Brian Carpenter was on "Fresh Air" (link: http://www.npr.org/programs/fresh-air/) today. He has a new CD and the track "Voodoo" was played on the program. I really liked it. Here is the link. Scroll down the page a little, you can find on the left side of the page and listen to it. You can also listen to that part of the program, which explain the peculiar features of 1920's jazz.
Brian Carpenter's music is like a road map of the U.S. The multi-instrumentalist singer-songwriter has cited places like Coney Island and the Florida Panhandle as inspiration for his concept albums Dreamland and Boy From Black Mountain.
On his latest recording, Hothouse Stomp — which he recorded with his ten-piece Ghost Train Orchestra — Carpenter musically travels to the jazz scene in 1920s Harlem and Chicago, when bands had fewer horns and more eclectic rhythm sections.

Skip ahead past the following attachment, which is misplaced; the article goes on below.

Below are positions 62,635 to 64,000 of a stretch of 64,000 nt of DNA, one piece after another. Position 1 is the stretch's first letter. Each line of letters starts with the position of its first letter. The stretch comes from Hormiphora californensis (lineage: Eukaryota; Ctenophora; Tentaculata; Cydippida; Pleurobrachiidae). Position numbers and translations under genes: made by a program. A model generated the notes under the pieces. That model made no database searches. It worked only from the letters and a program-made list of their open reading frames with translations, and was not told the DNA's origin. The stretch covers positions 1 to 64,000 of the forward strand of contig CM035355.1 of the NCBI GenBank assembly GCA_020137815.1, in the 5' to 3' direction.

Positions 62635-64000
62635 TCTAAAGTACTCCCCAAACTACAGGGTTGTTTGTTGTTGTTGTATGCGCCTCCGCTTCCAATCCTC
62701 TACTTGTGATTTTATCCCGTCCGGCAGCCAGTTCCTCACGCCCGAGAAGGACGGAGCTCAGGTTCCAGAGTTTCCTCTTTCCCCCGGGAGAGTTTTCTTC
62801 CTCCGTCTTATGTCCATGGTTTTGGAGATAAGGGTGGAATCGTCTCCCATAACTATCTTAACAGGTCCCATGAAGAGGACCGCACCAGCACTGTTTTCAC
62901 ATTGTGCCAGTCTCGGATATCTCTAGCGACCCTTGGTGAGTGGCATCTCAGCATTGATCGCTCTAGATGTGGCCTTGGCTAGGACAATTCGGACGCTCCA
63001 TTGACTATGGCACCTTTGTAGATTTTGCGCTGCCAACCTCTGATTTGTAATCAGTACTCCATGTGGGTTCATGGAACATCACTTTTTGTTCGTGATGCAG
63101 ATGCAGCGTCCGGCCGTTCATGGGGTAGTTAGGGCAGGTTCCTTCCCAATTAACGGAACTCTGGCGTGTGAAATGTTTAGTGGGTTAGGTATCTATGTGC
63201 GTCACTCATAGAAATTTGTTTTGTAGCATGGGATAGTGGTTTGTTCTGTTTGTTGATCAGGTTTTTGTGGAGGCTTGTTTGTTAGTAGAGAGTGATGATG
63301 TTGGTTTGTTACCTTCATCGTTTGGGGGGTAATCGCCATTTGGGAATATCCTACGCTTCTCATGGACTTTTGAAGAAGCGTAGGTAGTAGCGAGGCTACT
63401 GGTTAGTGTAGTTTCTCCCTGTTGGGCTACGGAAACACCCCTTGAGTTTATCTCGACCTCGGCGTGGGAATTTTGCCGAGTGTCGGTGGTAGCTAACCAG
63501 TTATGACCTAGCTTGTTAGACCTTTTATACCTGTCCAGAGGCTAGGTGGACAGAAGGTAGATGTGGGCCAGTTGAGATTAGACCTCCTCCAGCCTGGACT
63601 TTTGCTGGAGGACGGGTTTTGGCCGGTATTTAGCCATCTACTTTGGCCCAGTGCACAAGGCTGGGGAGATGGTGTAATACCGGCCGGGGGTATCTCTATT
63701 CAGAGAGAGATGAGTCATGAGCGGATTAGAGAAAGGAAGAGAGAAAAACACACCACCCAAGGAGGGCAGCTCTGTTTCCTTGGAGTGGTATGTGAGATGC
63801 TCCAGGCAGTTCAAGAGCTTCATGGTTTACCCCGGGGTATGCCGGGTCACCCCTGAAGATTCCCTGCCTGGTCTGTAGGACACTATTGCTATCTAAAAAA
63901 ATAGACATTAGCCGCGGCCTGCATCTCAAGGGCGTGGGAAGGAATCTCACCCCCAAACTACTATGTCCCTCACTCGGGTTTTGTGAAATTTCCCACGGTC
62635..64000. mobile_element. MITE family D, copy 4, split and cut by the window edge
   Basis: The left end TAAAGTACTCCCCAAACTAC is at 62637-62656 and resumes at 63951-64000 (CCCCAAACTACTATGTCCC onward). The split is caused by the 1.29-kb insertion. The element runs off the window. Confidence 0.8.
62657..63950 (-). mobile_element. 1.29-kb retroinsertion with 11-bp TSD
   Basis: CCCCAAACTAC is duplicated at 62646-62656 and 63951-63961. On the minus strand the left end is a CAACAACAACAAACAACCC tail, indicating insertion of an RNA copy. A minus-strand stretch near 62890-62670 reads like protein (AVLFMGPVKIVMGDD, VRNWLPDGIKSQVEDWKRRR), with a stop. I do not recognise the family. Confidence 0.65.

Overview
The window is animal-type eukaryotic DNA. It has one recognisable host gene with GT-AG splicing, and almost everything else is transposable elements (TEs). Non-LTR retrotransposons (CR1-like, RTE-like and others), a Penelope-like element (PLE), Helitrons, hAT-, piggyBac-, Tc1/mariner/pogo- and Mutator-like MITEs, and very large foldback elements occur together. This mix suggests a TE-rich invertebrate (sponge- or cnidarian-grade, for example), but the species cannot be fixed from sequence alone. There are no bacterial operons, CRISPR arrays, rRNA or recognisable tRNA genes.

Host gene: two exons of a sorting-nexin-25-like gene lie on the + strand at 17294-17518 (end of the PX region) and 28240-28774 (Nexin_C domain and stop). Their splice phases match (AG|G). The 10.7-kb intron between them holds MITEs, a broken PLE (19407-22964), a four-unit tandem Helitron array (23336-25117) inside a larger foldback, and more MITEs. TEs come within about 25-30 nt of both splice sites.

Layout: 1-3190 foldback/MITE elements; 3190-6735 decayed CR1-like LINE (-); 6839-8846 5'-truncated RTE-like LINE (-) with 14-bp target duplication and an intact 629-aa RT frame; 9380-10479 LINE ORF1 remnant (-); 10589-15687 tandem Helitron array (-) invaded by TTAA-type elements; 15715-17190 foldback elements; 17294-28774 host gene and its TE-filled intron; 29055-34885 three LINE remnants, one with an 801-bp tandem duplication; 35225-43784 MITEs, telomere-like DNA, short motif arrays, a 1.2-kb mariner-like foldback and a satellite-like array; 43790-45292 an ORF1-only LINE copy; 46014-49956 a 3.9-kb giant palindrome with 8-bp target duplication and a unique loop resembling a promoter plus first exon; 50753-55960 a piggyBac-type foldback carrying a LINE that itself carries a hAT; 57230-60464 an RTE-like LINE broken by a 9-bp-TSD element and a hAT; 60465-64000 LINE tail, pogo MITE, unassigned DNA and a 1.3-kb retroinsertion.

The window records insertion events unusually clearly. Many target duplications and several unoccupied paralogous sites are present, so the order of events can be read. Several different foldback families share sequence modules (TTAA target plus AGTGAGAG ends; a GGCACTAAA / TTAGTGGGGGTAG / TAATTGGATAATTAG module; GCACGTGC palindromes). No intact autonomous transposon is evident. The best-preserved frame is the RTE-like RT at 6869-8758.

"There was a small period of time between 1926 and 1932 in New York and Chicago when the bands were made up of nine to ten people," Carpenter tells Fresh Air's Terry Gross. "So they hadn't yet evolved into the 16-piece big bands we know today. But they were small enough that they kept that visceral, bluesy sexual energy of early New Orleans jazz."
Carpenter rearranged music from several 1920s performers, including a brassy track called "Voodoo," which was originally composed by a Chicago-based vaudevillian named Tiny Parham, who played in between burlesque dancers and chorus lines at the Savoy Ballroom.
"His music doesn't sound like anything else," Carpenter says. "It's very eccentric. It's very idiosyncratic. He's got these slow, lumbering brass lines and these reed lines. Some of it's really creepy. And it's also just very beautiful — when I discovered Tiny Parham, I fell in love with him. There's nothing that really sounds like that."